Far from the Madding Crowd
Time Out says
Carey Mulligan makes for a headstrong heroine in this lively adaptation of Thomas Hardy's romantic classic
Don’t be fooled by the fancy source material: ‘Far from the Madding Crowd’ may be adapted from Thomas Hardy’s nineteenth-century novel, but it’s still a movie that opens with Carey Mulligan on a pony as it gallops toward a rainbow. Set in a patch of rural England that seems to be located somewhere between ‘Downton Abbey’ and Danielle Steel, this new version runs a full 40 minutes shorter than John Schlesinger’s 1967 film but feels packed with twice the marriage proposals, longing looks and reversals of fortune.
A headstrong country girl who’s ‘too wild to be a governess’, Bathsheba Everdene (Mulligan) is introduced via the doe-eyed stares of strapping local sheep farmer, Gabriel Oak (Matthias Schoenaerts, fast becoming today’s answer to Fabio). He offers her his hand and a comfortable life. But Bathsheba rebuffs him (‘I’d hate to be some man’s property’), only to inherit a fortune while Gabriel loses his. It isn’t long before she’s moved up in the world and he’s her employee, their silently mutual lust simmering in the background as Bathsheba meets a host of new admirers, including the bitter Sergeant Troy (Tom Sturridge) and the rich, introverted William Boldwood (Michael Sheen).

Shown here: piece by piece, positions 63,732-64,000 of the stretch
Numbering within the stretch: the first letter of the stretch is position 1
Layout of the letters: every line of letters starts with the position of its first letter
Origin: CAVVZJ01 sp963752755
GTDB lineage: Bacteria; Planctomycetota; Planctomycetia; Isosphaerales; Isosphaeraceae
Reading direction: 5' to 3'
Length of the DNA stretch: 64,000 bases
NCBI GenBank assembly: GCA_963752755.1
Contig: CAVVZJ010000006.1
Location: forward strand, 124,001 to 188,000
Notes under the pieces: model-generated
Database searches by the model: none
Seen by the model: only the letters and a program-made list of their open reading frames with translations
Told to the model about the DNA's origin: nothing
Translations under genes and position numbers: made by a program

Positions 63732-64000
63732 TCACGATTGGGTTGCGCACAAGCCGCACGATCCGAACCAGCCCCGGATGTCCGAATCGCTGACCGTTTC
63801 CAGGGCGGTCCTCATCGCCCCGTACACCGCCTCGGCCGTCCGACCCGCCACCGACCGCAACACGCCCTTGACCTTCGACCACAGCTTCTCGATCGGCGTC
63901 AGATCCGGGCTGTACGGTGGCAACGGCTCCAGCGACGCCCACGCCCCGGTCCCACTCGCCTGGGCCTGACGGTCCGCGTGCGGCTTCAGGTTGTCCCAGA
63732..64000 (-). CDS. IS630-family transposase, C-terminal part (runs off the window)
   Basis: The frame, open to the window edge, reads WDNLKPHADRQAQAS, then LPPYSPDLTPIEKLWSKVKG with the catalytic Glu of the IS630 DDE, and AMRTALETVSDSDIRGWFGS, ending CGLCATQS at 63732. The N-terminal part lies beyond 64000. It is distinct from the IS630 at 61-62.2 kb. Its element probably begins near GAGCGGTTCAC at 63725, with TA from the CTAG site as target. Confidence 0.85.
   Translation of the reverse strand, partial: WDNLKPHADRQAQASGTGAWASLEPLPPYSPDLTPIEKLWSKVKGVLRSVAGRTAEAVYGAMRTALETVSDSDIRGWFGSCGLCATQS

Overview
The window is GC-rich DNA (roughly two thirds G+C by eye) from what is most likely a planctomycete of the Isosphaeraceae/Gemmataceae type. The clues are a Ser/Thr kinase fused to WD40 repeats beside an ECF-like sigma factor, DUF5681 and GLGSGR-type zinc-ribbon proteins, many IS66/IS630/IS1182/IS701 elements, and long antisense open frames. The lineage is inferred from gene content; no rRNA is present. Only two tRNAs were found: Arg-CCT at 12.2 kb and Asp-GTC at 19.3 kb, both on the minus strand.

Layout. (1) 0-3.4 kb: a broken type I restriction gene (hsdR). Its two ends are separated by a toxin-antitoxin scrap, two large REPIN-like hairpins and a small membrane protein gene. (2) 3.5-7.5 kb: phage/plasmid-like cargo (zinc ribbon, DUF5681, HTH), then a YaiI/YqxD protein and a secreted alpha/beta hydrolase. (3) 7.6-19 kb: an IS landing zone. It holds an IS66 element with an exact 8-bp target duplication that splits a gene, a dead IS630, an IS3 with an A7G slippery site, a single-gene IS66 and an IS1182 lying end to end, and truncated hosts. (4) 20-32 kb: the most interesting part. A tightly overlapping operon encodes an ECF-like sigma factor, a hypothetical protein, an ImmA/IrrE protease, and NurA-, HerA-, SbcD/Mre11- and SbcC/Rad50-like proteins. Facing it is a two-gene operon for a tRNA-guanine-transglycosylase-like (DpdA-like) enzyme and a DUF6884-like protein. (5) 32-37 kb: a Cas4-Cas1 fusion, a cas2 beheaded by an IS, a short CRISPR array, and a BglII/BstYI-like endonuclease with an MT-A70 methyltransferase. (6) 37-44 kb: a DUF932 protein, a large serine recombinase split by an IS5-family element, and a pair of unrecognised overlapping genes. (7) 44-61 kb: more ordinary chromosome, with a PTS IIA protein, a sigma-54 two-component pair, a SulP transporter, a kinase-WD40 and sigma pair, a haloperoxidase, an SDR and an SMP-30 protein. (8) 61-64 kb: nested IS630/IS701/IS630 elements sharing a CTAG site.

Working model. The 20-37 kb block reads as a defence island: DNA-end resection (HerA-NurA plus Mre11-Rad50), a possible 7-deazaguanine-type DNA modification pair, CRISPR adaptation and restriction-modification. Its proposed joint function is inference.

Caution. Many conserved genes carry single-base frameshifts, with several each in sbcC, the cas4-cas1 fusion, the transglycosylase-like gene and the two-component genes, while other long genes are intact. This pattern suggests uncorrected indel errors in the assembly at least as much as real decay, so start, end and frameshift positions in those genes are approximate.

Director Thomas Vinterberg (‘Festen’) has always enjoyed thumbing his nose at stuffy film conventions, and while he’s clearly enchanted by Hardy’s book, his movie is so much fun precisely because he’s keen not to give it too much respect. This soap opera eventually gets so frothy that some of Bathsheba’s suitors are lost amid the suds (and the gorgeous cinematography). But Mulligan’s commanding performance is an easy beacon to follow: her Bathsheba is caught between the vulnerability of youth and the strength of knowing her own value. Troy is a slimy, proto-hipster scamp, but it’s a pleasure to watch Bathsheba weigh his vanity against Oak’s more earthy charms and suss out which of them is more real to her. ‘Beggars can’t be choosers,’ someone tells Bathsheba, but the lively period piece that Vinterberg builds around her gets to have it all.
Cast and crew